So you need a websocket server, like, now

05 Jul 2017 in programming | web |

So, you need a websocket server, like, now. Well, fear no more, here comes websocketd to the rescue!

As it says

WebSockets the UNIX way
Full duplex messaging between web browsers and servers

And it’s awfully simple to use. STDIN becomes your input, STDOUT is your output. In other words, any old console application can become a Websocket server.

I did my testing on the Windows Linux Subsystem (WLS). Just download the correct zip from the website (Note that you also get the executable for Windows, but for WLS you need the 64-bit Linux variant).

Then I did

sudo-apt-get install fortune cowsay

and adapted the example bash script from the websocketd website a little bit:

for ((COUNT = 1; COUNT <= 10; COUNT++)); do
  fortune | cowsay
  sleep 2

Just note that if you use an editor in Windows, you will have to make sure that your line endings are UNIX-style (in Sublime e.g. View->Line Endings->Unix).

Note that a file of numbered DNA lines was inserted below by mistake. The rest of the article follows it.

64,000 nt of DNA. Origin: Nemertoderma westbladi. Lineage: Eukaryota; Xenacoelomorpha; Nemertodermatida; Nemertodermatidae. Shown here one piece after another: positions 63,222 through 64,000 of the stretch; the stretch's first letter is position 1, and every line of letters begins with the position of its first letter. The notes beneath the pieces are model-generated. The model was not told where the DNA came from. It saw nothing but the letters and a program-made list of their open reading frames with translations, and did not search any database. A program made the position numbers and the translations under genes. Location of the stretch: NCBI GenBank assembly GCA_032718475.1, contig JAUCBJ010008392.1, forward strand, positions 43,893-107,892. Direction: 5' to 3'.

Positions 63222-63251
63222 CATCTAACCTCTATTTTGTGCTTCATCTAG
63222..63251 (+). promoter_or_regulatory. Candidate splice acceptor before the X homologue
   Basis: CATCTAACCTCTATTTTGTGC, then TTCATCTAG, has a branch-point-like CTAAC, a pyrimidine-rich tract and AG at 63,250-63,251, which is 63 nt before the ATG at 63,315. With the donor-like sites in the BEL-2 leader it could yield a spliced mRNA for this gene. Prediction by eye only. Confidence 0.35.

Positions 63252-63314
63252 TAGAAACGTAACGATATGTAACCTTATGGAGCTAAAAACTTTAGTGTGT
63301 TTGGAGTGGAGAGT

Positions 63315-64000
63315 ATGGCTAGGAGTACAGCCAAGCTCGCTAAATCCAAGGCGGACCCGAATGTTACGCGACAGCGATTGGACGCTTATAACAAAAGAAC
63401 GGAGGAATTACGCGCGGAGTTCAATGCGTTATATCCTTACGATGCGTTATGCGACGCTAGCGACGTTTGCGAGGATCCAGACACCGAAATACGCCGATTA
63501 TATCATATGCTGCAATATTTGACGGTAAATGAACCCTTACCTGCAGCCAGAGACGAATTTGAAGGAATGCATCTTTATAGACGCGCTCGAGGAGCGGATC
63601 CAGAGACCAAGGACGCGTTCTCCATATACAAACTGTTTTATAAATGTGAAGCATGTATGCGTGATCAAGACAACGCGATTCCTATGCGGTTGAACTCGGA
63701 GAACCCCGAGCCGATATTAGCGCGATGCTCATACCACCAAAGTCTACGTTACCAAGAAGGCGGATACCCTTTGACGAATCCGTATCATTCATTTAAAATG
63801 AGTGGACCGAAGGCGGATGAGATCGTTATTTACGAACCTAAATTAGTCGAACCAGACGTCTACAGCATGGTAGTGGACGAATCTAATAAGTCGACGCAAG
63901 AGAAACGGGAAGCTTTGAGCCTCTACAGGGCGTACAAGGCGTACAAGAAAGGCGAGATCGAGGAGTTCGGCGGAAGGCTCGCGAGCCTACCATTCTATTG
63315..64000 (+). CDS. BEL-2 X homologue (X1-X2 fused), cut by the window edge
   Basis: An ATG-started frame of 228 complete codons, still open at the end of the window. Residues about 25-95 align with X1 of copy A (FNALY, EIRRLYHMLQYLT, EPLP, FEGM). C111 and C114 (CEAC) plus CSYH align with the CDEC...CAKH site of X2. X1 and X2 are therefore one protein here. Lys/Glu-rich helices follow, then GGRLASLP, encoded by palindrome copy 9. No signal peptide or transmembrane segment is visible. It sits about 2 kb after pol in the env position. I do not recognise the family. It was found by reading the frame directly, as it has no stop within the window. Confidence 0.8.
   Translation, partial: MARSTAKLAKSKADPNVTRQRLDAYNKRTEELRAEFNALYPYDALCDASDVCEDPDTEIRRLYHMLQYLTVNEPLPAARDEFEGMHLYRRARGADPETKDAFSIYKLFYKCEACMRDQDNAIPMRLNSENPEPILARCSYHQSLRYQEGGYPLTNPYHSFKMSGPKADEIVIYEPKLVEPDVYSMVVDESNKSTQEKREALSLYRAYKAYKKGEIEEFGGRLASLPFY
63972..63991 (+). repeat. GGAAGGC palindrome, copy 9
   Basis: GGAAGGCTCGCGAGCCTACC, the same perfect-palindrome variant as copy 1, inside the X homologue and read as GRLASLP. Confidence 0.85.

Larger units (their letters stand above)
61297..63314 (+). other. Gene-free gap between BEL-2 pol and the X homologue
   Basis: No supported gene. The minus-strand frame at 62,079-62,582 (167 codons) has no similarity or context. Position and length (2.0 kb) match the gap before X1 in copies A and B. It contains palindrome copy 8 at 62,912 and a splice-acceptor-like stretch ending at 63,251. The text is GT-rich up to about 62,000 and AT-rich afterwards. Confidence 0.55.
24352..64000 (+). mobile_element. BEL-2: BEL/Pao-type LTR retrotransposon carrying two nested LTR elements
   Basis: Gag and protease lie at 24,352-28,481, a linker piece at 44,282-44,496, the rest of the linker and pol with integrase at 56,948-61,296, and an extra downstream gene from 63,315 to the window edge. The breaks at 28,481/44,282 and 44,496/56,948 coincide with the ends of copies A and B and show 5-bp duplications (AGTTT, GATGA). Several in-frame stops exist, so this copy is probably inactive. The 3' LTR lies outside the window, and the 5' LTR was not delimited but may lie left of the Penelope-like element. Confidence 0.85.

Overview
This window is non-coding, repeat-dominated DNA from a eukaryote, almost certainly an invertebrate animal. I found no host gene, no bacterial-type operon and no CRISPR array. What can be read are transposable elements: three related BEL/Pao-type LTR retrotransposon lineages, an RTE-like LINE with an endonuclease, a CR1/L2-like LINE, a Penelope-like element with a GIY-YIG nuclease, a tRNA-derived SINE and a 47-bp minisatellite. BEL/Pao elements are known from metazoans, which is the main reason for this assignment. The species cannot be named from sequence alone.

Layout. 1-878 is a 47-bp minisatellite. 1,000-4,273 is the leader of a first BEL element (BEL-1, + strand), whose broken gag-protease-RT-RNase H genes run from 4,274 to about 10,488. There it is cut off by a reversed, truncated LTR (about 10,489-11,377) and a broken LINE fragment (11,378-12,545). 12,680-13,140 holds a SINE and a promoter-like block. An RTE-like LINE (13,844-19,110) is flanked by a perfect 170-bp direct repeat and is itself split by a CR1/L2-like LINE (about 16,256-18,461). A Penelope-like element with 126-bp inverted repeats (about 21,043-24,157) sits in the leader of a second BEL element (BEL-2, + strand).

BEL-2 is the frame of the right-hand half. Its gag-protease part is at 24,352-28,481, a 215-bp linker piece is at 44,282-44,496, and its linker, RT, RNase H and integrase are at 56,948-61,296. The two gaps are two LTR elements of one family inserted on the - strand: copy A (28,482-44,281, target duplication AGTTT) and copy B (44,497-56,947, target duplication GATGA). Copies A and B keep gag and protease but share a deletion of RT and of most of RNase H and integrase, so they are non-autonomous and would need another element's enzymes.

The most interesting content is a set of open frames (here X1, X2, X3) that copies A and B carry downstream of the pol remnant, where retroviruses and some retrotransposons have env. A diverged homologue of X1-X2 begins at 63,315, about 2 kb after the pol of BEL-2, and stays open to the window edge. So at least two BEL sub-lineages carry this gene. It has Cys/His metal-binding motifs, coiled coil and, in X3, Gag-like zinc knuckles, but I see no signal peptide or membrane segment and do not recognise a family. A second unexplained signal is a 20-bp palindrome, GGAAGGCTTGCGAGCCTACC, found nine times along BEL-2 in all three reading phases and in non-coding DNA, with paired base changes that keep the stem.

Finally, write a little test website. Mine got a little more code, I’ll tell you in a minute

The gather function collects the output from the socket server - this is because websocketd sends and separates on newlines. Therefore every cow becomes a number of messages sent to the browser. Finally append writes out a <pre> block.

What is presented as a bit of a joke nonetheless means that you can set up a websocket server veeery quickly. Bear in mind that each connection spawns a process. That is, you have straightforward isolation, but this approach may not exactly scale to the millions of connections.


If you try this out on MS Edge, it will not work OOTB connecting to localhost. This answer on SO helped me out.


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